Most men with spinal cord injuries have varying degrees of difficulty with erection and ejaculation. Medications like Viagra help some. Others need only a special vibrator to collect sperm; insemination of their partners can be done with a syringe in private, at home.

Paul and Shelly LeVasseur of Winfield, Ill., felt lucky they could conceive at home.

"There are times when it is rather clinical and there are times when it is very romantic," Paul LeVasseur said. Their children are Ben, 6, and Danielle, 2, and they are trying for another.

Other injured men require a different device that that triggers ejaculation with a low-voltage impulse of electricity, a procedure borrowed from animal husbandry and developed for use in humans by Dr. Carol J. Bennett and her colleagues in University of Michigan's urology department.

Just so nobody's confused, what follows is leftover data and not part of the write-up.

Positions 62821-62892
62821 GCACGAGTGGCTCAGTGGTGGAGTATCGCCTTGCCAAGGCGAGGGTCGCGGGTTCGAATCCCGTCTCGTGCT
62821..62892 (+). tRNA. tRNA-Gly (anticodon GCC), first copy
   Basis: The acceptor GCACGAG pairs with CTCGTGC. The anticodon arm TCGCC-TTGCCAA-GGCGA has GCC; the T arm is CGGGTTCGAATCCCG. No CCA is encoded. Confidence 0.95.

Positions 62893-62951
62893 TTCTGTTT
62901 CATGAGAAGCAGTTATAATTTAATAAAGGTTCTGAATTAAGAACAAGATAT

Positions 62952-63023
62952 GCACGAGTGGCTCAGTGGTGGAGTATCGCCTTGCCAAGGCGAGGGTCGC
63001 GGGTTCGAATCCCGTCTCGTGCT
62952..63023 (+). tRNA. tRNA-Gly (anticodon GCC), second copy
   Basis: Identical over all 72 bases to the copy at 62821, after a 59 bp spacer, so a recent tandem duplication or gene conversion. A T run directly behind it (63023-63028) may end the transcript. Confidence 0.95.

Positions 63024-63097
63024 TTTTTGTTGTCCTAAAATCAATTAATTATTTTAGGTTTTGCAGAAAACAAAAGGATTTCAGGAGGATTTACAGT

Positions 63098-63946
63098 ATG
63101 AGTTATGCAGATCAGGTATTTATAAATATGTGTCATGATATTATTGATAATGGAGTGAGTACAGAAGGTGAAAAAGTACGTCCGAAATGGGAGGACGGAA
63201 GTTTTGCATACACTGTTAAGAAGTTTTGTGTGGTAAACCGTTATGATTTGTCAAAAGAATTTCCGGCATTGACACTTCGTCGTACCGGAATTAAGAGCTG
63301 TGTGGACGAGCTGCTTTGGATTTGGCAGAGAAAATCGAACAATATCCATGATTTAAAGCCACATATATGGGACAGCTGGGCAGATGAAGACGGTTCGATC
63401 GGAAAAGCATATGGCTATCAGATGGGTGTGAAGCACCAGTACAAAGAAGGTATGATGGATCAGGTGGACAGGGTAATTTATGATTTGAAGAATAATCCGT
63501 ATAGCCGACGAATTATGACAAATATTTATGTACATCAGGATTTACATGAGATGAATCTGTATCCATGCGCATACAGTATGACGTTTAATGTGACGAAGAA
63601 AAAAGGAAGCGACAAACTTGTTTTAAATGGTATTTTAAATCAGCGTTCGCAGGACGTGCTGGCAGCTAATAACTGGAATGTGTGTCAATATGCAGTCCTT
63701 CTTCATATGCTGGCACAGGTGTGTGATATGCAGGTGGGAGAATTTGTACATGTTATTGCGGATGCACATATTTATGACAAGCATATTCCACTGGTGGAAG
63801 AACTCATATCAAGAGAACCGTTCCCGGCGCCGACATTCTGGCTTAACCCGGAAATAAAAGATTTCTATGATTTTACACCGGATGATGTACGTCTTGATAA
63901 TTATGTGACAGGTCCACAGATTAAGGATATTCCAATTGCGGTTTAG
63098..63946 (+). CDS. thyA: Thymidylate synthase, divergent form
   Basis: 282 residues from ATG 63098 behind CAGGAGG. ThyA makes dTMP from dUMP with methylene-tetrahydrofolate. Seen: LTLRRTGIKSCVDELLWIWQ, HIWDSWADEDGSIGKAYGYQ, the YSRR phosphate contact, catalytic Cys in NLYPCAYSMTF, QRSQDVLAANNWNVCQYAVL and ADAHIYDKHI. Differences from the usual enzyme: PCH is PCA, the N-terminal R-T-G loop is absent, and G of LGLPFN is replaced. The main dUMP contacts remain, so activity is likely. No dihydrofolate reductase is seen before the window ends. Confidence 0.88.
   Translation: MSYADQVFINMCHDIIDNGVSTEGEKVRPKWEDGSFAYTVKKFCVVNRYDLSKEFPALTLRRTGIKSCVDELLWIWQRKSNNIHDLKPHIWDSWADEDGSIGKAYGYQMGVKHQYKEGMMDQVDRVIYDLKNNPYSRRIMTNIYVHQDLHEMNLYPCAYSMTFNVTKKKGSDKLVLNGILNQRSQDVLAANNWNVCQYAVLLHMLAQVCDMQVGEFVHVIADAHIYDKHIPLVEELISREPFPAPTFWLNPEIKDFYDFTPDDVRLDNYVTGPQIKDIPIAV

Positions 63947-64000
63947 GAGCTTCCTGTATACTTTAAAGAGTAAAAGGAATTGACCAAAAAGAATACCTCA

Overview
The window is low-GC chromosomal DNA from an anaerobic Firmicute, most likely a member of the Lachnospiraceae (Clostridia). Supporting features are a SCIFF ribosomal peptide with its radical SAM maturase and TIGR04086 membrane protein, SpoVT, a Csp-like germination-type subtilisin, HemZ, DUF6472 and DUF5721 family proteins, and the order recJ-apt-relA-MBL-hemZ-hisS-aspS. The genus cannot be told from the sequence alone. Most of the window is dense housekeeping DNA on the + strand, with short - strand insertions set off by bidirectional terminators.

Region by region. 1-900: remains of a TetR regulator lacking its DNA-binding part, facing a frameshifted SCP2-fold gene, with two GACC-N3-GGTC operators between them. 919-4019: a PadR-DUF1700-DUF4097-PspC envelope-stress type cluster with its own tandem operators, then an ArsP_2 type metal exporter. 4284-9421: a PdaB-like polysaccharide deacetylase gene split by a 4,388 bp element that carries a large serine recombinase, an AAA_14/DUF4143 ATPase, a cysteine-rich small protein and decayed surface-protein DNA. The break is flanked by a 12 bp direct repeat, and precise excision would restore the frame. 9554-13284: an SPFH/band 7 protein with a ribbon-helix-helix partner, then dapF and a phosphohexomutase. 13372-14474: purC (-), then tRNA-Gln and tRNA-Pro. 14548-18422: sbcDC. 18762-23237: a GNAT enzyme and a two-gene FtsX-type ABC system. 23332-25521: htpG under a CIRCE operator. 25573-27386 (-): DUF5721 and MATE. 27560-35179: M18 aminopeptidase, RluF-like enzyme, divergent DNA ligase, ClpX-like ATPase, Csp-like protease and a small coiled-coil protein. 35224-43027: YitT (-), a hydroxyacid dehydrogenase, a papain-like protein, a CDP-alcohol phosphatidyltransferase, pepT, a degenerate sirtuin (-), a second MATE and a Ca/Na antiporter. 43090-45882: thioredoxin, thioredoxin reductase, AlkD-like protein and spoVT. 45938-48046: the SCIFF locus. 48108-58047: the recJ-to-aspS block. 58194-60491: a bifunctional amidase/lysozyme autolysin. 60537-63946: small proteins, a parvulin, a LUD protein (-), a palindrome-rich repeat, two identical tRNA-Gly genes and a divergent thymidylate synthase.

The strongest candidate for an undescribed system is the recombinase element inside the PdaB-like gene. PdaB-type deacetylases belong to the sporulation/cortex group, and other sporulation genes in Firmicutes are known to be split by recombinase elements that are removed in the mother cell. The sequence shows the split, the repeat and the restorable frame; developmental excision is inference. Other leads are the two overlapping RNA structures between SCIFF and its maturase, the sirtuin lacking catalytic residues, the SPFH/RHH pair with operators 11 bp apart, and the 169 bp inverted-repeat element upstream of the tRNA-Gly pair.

Geoff Luther remembers asking his doctor: "How will you know when you have it turned up high enough? Will my ears start smoking or what?"

That technique worked for Luther, but his sperm quality was low. So, a single sperm was injected into one of Tammy's eggs to create an embryo. The resulting embryo was implanted in Tammy's womb and, finally, she was pregnant.

"I loved being pregnant," she said.

Brackett wants doctors to try simple solutions before assuming they must use surgical means to retrieve sperm from the testes of injured men. In her survey, some doctors said they lacked training or equipment, or were unfamiliar with the methods.

"If we forget these simple things, it's almost like going backward," Brackett said. "It does a disservice to these patients."

Of the 11,000 spinal cord injuries annually in the United States, 80 percent are among men between the ages of 16 and 45 - the prime reproductive years.